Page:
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Edirne (historic Adrianople, Greek Αδριανούπολις, Bulgarian Одрин) is a city in Eastern Thrace near the Hebros (Maritsa) River. It was on the major military road running from Belgrade to Sofia and Constantinople.

Hadrian refounded the Thracian settlement of Uskudama around 125 and renamed it Hadrianopolis. It was an important stronghold protecting Constantinople from invasions from the north, but is rarely mentioned as an administrative center. Adrianople is known to be a bishopric by the end of the 4th century, but its place in the ecclesiastical hierarchy later declined.

Adrianople was located on the intersection of important strategic routes, making it a frequent center of military activity: Constantine I defeated Licinius near Adrianople in 324; Valens was routed here by the Goths in 378; and the Avars besieged Adrianople but failed to capture it in 586. Adrianople was a strong point in wars against the Bulgarians in the 9th and 10th centuries, though both Krum and Symeon managed to seize Adrianople temporarily.

Adrianople was a center of the Macedonian nobility, especially in the 11th and 12th centuries. It produced at least three usurpers: Leo Tornikios, Nikephoros Bryennios, and Alexios Branas. Conversely, Macedonian troops supported Constantinople against eastern generals during the revolts of Nikephoros Phokas and Isaac Komnenos. In the 11th century resistance to the Pechenegs was based at Adrianople. Frederick I Barbarossa occupied the city and in 1190 signed there a treaty with Constantinople. Kalojan defeated Baldwin I of Constantinople at Adrianople in 1205. In the 13th century the city changed hands several times, being captured by the armies of Nicaea, Epiros, and Bulgaria. John III Vatatzes established Nicaean rule over Adrianople in 1242-46. In 1307 the Catalan Grand Company besieged it. The Ottoman seized it perhaps around 1369, after which it served as the Ottoman capital until the conquest of Constantinople in 1453.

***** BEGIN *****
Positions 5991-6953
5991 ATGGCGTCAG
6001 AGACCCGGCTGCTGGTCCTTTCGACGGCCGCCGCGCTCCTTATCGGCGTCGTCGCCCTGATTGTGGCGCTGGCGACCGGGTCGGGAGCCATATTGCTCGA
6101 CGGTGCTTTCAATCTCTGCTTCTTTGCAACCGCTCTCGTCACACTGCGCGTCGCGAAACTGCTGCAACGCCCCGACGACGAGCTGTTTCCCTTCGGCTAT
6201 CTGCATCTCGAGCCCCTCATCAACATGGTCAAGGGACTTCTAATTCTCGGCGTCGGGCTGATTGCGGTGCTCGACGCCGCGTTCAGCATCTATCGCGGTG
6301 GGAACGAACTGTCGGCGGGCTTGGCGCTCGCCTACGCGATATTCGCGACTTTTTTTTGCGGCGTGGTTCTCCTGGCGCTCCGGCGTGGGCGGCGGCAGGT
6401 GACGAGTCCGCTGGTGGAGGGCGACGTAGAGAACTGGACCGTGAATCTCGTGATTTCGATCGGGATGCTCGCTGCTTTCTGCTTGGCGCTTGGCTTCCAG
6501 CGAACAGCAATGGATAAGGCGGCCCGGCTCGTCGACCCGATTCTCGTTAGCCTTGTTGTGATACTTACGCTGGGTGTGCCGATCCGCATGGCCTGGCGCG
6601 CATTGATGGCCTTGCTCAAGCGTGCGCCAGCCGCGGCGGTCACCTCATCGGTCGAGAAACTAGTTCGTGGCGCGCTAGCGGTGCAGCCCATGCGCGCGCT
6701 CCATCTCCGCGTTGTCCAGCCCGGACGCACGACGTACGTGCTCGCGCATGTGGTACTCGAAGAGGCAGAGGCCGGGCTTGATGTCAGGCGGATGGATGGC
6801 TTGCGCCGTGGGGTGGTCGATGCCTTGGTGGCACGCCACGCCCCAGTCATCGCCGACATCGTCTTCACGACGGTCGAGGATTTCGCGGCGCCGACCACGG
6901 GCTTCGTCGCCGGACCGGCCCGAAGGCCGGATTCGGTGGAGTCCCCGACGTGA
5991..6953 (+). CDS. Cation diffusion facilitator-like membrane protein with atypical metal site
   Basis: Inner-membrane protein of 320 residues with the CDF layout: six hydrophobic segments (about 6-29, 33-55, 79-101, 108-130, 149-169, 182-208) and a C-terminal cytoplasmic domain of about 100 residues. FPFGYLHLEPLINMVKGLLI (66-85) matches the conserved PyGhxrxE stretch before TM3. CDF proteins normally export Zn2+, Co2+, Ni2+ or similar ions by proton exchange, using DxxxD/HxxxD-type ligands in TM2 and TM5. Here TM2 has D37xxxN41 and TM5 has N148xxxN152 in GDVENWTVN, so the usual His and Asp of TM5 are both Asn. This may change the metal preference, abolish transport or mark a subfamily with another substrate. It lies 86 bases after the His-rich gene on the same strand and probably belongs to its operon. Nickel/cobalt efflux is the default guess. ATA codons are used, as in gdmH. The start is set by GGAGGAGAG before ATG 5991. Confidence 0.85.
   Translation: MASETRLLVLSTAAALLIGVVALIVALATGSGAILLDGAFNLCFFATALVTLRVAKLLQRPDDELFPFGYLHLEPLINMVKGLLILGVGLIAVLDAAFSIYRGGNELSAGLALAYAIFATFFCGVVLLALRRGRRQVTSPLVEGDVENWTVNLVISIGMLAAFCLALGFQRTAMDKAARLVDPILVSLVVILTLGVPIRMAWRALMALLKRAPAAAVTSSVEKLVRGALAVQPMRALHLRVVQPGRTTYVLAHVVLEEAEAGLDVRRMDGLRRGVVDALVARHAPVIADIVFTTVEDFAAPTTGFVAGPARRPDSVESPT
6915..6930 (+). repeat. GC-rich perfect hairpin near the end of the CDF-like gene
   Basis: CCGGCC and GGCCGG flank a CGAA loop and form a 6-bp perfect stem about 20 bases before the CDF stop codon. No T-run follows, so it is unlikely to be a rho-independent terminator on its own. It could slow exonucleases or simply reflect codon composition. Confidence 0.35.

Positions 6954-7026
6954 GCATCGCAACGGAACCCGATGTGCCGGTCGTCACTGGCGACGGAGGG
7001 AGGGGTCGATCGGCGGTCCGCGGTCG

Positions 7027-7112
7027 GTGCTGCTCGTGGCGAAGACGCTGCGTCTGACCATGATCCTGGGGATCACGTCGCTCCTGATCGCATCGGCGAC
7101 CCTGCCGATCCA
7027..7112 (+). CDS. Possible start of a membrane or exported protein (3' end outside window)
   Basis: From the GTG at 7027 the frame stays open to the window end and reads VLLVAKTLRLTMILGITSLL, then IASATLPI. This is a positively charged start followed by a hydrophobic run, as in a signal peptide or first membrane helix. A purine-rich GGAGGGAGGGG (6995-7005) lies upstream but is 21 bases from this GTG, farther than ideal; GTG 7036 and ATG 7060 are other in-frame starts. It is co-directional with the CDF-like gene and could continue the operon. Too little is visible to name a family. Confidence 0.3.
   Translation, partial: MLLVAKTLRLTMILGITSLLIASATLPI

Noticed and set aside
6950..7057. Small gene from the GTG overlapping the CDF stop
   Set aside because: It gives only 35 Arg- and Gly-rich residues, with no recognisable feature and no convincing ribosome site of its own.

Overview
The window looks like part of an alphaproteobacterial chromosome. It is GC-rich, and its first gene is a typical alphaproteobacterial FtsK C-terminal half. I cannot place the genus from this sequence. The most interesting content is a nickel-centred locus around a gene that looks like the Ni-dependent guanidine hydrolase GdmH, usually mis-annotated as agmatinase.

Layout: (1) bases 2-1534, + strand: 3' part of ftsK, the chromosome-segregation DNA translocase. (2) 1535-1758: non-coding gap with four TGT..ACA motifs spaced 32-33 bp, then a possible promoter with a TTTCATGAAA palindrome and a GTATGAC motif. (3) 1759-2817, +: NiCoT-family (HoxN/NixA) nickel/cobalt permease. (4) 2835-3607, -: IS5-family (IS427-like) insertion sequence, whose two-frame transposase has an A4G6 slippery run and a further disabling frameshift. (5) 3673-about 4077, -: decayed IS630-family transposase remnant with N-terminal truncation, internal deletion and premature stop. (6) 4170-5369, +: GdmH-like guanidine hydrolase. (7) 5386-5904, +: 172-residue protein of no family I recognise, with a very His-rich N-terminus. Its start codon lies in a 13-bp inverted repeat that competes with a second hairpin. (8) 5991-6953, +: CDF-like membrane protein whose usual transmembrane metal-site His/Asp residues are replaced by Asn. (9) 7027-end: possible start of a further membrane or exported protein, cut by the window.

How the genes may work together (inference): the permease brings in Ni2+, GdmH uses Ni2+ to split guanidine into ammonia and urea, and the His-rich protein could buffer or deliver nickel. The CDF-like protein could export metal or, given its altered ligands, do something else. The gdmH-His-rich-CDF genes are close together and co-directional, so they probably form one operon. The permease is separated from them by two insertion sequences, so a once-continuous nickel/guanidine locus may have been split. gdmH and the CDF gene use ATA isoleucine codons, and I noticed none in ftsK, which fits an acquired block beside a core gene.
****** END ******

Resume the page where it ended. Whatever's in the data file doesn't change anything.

Hagia Sophia, an important domed quatrefoil church from the 5th or 6th century, was photographed in the 19th century. Some sections of its walls, including the so-called Macedonian Tower, have survived. It is home to many important Ottoman mosques building in the 14th-16th centuries.

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The so-called “Macedonian Tower” and church ruins

Fragmentary inscription of John I Tzimiskes on the so-called “Macedonia Tower”


“Lord help our pious and Christ-loving Emperor John”

Muhyi-i mülk ü millet Hazret-i Sultan Hamid

Kim Huda kılmada zatın nice hayra âlet

İşte bu hayrı da vâli Hacı İzzet Paşa

Virdi tesise delâletle bu şehre ziyned

Yazdı itmamına Hafız Güherî bir tarih

Virdi bu şehre şeref kullede elhâk saat.

Hijri 1302 [1894-1895]

Ottoman inscription of Edirne Clock Tower Governer İzzet Pasha [1894-1895]

Hagia Sophia of Adrianople

Photo by Léchine (1888)

Thomas the Slav retreats to Adrianople in 823

12th-century Madrid Skylitzes (Biblioteca Nacional de España)

Sultan Selim II Mosque

Salomon Schweigger (1608)

View of Adrianople

From ​​Sayger & Desarnod (1834)

Gate at the Walls of Adrianople

From ​​Sayger & Desarnod (1834)

Sultan's Palace in Adrianople

From ​​Sayger & Desarnod (1834)

Square of the Fountain in Adrianople

Thomas Allom (1836)

General View of Adrianople

The Illustrated London News (1853)

General View of Adrianople

Joseph Meyer (1857)

Macedonia Tower (Edirne Clock Tower)

SALT Research

Macedonia Tower (Edirne Clock Tower)

SALT Research

Plan by Peremeci


Architecture in the Balkans from Diocletian to Süleyman the Magnificent by Slobodan Ćurčić

Eastern Medieval Architecture: The Building Traditions of Byzantium and Neighboring Lands by Robert G. Ousterhout

“The Byzantine Monuments of the Evros/Meriç River Valley” by Robert Ousterhout & Charalambos Bakirtzis

Oxford Dictionary of Byzantium edited by Alexander Kazhdan

Ayasofya Camii Edirne” (İslâm Ansiklopedisi) by Semavi Eyice 


Adrianople/Edirne Album (Byzantine Legacy Flickr)

Edirne Museum Album (Byzantine Legacy Flickr)

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